It was a 20-minute stump speech filled with his usual lines: "You don't have to be a Liberal to be a Canadian." He talked about accountability and health care but received the biggest applause for his vow to scrap the long-gun registry. And with that he vanished again to rest and hop a plane today for Barrie, where the Reform Party won its first and only Ontario seat in 1993. The Liberals own it now but there is some suspicion that it could be vulnerable to the Conservatives. He's also to meet with his former leadership opponent, Belinda Stronach tonight, which could be interesting given her support of same-sex marriage and her pro-choice views.

    From: Galloway, Gloria (With the NDP)
    Sent: Tuesday, June 08, 2004 11:23 PM
    Subject: All in tune?

    The thing I'd missed most during my first three days on this campaign was a sappy theme song. Most politicians have one — original or, more often, borrowed — that they get their sound crew to play when they enter the room.

    Dalton McGuinty had one when he ran for premier of Ontario. I can still hear it … "we want change for a generation" … oh man, stop me.

    Anyway, I was told that Jack Layton had a song and the word was he didn't play it because it was too urban for the rural places we'd been stopping.

    Then, last night in Humboldt, Sask., it started up as he came in the hall. And it was, decidedly a country tune. I'm told that's because I heard it in a country setting which influenced my ear. Perhaps. It's not really to my taste but maybe it will grow on me.

    Mr. Layton also delivered a new speech last night and was decidedly subdued in his delivery. In any case, there were a few good lines. Here is one directed at the Conservative leader:

    "Stephen Harper has delivered a platform based on the belief that Canadians would jump through a hoop in order to get a tax cut on the other side, that our only responsibility to the world is to arm it to the teeth, that we judge the quality of education of our children and the education that they deserve by the size of your line of credit, that you regard difference between people with suspicion and you regard misfortune with contempt. Mr. Harper, how can you say demand better of politicians when you assume the worst about Canadians?"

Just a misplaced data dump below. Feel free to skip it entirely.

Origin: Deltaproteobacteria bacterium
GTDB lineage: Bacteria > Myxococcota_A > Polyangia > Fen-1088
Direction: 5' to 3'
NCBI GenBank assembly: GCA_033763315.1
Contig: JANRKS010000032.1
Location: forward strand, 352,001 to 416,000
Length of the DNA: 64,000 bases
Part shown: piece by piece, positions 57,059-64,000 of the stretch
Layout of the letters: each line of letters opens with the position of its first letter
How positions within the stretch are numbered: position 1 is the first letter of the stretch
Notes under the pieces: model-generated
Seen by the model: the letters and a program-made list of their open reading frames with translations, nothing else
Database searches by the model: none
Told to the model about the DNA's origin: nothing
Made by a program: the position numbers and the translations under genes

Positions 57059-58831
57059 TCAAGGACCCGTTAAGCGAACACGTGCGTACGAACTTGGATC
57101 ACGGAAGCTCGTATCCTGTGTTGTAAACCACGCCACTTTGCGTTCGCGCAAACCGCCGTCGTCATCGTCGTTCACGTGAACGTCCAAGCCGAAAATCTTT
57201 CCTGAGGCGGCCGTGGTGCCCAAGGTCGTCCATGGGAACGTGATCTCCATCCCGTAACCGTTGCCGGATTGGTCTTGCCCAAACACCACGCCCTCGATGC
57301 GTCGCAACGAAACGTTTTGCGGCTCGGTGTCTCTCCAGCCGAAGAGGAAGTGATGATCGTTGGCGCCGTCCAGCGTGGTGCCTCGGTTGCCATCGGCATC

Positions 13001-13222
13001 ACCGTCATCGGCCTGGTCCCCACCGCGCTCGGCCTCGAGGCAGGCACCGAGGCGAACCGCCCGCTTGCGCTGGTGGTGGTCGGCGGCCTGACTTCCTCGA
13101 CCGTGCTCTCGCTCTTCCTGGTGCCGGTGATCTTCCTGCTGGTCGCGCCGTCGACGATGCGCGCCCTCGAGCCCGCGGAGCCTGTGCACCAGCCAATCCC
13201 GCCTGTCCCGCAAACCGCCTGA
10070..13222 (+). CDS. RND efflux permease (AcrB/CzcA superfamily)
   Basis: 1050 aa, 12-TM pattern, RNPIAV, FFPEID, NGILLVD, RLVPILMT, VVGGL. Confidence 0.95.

From: Galloway, Gloria (With the NDP)
    Sent: Monday, June 07, 2004
    Subject: Puck stops here...

    It's 7 p.m and the Layton campaign has officially ended for the day. We were supposed to be enjoying the Stanley Cup final with NDP volunteers in Prince Rupert but a low-lying cloud put a stop to those plans.

    The campaign plane took off from Vancouver a little late on Monday afternoon and made the one-hour trip up the Sunshine Coast. Unfortunately the sun didn't extend to the runway in Prince Rupert.

    So we did an about face and headed back south where we will watch the game in a terminal of the Vancouver airport.

    And here we are in some cushy lounge, getting ready to watch the game on a big screen TV, taking bets on the outcome and looking at the magnificent panorama of the Vancouver skyline —which is pretty amazing to folks from central Canada.

    But there's a minor glitch. The game is going to last at least two hours (and these teams have been playing well into overtime). Then there's a two-hour flight to Saskatoon. It will be another late night for the NDP tour. But it seems everyone has agreed that hockey trumps sleep.

    From: Galloway, Gloria (With the NDP)
    Sent: Monday, June 07, 2004 8:01 PM
    Subject: Next question... Next question... Next question

    Buoyed by reports that his party could take 10 seats in British Columbia, Jack Layton is playing it safe. Very safe.

    After re-announcing tax measures that his party would implement should it form the next government (and despite hovering at about 20 per cent in the polls, Mr. Layton is still talking about a majority) the NDP leader opened the floor to questions.

    But only certain questions. When asked how he would fill vacant Supreme Court seats, he politely refused to respond.

    "Today we're focusing on childcare and on benefits to families so we'll have more to say about that at another time," he said.

    Same with questions about improving the flow of traffic across the border.

    All in all, the press conference was an exercise in frustration.

    The most interesting answers came when Mr. Layton was asked to provide his definition of the middle class, given that he says the middle class will benefit from his tax policies.

    "I think Canadians define (middle class for) themselves," he replied, adding that it refers to "people who work for a living, people who are on the go with their families. It's really up to Canadians to define who they are. This isn't up to some politician to label people."